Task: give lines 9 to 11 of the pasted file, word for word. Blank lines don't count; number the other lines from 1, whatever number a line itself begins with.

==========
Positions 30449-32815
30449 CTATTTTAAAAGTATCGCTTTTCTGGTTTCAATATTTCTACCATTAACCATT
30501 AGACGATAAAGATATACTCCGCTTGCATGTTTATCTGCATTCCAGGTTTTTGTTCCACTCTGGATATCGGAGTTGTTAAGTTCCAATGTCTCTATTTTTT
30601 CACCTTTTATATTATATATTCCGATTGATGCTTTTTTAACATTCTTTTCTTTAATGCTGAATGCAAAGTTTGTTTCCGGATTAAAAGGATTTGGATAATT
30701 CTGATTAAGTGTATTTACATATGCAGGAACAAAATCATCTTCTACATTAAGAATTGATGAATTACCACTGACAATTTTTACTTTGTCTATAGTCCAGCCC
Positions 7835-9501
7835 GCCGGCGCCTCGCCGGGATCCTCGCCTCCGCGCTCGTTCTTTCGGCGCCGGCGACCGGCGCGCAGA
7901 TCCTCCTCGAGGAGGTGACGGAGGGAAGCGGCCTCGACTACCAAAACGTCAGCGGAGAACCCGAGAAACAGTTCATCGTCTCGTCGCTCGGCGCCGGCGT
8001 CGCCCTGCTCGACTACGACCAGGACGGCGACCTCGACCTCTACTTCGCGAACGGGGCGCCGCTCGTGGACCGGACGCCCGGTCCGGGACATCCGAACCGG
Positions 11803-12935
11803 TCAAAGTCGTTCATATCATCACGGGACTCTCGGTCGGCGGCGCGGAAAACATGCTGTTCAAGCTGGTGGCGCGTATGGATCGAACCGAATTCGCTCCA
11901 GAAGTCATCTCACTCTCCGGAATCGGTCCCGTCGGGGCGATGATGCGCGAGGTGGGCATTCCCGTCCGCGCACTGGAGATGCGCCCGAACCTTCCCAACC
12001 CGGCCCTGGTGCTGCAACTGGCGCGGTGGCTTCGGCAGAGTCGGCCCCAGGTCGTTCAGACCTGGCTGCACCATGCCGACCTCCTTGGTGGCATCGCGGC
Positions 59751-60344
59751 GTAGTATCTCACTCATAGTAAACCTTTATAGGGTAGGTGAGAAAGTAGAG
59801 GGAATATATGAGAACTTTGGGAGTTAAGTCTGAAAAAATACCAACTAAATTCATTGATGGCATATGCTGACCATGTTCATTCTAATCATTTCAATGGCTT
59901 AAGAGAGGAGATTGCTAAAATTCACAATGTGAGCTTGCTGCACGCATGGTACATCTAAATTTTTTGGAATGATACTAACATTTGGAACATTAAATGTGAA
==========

8001 CGCCCTGCTCGACTACGACCAGGACGGCGACCTCGACCTCTACTTCGCGAACGGGGCGCCGCTCGTGGACCGGACGCCCGGTCCGGGACATCCGAACCGG
Positions 11803-12935
11803 TCAAAGTCGTTCATATCATCACGGGACTCTCGGTCGGCGGCGCGGAAAACATGCTGTTCAAGCTGGTGGCGCGTATGGATCGAACCGAATTCGCTCCA